The decision


Case No: UI-2022-002954
First-tier Tribunal No: PA/524272021


Decision & Reasons Issued:
On the 03 April 2023






For the Appellant: Mr P. Jorro, instructed by Legit Solicitors
For the Respondent: Ms S. Cunha, Senior Home Office Presenting Officer

Heard at Field House on 15 March 2023

­Order Regarding Anonymity

Pursuant to rule 14 of the Tribunal Procedure (Upper Tribunal) Rules 2008, the appellant is granted anonymity. No-one shall publish or reveal any information, including the name or address of the appellant, likely to lead members of the public to identify the appellant. Failure to comply with this order could amount to a contempt of court.

1. The appellant appealed the respondent’s decision dated 14 May 2021 to refuse a protection and human rights claim.
2. First-tier Tribunal Judge J. G. Raymond (‘the judge’) dismissed the appeal in a decision sent on 29 April 2022. The decision is 57 pages long, comprising of 234 paragraphs, with some paragraphs long enough to fill a whole page without a break. The first 44 pages of the decision are devoted to setting out evidence, which was known to both parties, in minute detail, along with some sporadic findings. In short, the length of the decision is disproportionate to the issues that needed to be determined and renders it unwieldy for the reader to digest.
3. The judge began his main findings at the end of page 45 and went on to give a series of reasons why he considered the appellant’s evidence to be implausible with, in the end, little reference to the underlying evidence, little or no adequate consideration of the concessions already made by the respondent, and with no balanced consideration of the evidence that might support the appellant’s account. The judge described one of the appellant’s explanations in response to the reasons for refusal as verging ‘on the completely incoherent’ [206] and comprehensively rejected the credibility of the appellant’s account as a ‘complete and cynical fabrication’ [217]. In our assessment, the tone of some of the findings were personal and inappropriate to a judicial decision. For example, the judge described the appellant’s sur place activities as a ‘creative and fictitious exercise on his part, to bolster the fiction of his asylum claim’ [224]. This was even more inappropriate considering the respondent’s concession that the appellant had been politically active in Bangladesh. The Joycean drafting style is difficult to read. Many long unfocussed sentences render some of the findings themselves incoherent.
4. The appellant applied for permission to appeal to the Upper Tribunal on the following grounds:
(i) The judge erred in going behind the concessions already made by the respondent in the decision letter about the level of the appellant’s political activities in Bangladesh;
(ii) The judge erred in his approach to the assessment of the appellant’s sur place activities; and
(iii) The judge made irrational findings that were not open to him on the evidence.
5. Upper Tribunal Judge Jackson granted permission to appeal describing the decision as ‘difficult to read’. We agree with this observation, as did the parties at the hearing before the Upper Tribunal. The overall tone of the findings read as a determined list of reasons to disbelieve the appellant, without any balanced view of the evidence that might support the claim. Ms Cunha accepted that the judge had departed from concessions made in the decision letter about the level of the appellant’s political activities without giving him a fair opportunity to respond. Although she did not go so far as to agree that the other grounds were made out, she accepted that the overall findings were undermined by the first error and that the case would need to be reheard.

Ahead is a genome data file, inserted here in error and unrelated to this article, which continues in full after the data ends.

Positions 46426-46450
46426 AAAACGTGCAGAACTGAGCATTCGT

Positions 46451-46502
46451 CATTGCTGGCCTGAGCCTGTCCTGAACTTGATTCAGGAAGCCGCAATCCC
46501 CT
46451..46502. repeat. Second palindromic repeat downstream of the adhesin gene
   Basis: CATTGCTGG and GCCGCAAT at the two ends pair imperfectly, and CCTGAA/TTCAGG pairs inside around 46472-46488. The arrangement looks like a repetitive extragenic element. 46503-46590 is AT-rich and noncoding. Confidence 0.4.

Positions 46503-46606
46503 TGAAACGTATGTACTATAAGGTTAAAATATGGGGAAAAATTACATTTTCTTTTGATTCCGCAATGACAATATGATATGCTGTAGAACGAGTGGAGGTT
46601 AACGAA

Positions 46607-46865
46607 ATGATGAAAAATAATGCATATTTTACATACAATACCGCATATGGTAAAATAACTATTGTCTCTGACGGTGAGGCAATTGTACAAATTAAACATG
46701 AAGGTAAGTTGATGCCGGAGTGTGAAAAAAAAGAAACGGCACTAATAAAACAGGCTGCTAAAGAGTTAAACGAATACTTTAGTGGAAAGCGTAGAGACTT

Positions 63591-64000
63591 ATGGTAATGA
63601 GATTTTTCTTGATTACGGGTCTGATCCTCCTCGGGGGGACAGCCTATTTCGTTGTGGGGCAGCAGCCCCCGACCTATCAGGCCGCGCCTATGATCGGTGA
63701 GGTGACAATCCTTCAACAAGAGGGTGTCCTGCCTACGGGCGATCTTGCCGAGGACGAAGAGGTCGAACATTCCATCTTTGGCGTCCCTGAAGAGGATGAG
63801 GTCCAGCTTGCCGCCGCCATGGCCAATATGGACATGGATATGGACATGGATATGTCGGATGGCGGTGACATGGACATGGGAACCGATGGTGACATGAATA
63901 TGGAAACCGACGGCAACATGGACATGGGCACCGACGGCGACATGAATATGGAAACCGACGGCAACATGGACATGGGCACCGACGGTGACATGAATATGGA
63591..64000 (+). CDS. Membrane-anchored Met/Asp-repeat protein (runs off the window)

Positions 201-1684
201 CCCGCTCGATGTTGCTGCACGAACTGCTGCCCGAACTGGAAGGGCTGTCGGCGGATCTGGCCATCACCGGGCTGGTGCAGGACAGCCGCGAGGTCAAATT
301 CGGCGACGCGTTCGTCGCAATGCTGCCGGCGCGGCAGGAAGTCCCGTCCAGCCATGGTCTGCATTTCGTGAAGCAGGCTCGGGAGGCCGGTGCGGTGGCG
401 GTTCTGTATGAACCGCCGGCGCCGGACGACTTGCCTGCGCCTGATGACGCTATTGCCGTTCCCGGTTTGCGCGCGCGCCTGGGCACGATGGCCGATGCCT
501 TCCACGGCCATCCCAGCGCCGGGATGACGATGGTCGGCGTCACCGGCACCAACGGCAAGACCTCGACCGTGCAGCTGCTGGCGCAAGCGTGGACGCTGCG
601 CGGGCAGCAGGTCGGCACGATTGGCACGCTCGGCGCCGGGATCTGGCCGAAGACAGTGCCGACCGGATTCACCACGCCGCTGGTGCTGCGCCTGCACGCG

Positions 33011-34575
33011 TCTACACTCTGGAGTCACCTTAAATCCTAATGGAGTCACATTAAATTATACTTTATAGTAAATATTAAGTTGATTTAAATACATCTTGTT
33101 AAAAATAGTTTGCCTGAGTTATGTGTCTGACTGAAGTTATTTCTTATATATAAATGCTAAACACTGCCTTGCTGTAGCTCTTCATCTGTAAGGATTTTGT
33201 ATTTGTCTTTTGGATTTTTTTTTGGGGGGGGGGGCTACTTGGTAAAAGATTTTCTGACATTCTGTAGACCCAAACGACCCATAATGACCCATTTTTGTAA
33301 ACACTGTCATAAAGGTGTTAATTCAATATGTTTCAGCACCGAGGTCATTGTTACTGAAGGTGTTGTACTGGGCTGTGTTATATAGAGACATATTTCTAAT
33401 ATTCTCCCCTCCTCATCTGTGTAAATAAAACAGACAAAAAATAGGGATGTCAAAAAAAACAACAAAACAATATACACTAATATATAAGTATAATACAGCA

6. In light of this concession, it is not necessary for us to go into detail as to why the decision involved the making of an error of law. We agree that the judge’s findings relating to the appellant’s political activities went behind concessions that had already been made by the respondent. We also agree that the findings relating to the appellant’s political activities in the UK failed to understand the chronology of events properly. As a matter of fact, the evidence did not show that his activities only took place ‘in the wake of the refusal’ [226]. The appellant arrived in the UK in April 2019 and claimed asylum shortly after. Some of the evidence from organisations with which he has been involved in the UK testified to activities well before the respondent’s decision dated 14 May 2021. In general terms, we also agree with the submissions made in the third ground, that some of the judge’s other credibility findings were made without reference to relevant evidence or were outside a range of reasonable responses to the evidence.
7. We conclude that the First-tier Tribunal decision involved the making of errors of law. The decision is set aside. Given that no findings can be preserved, the case will be remitted to the First-tier Tribunal for a fresh hearing.

Notice of Decision
The First-tier Tribunal decision involved the making of an error on a point of law
The case is remitted to the First-tier Tribunal for a fresh hearing


Judge of the Upper Tribunal
Immigration and Asylum Chamber

16 March 2023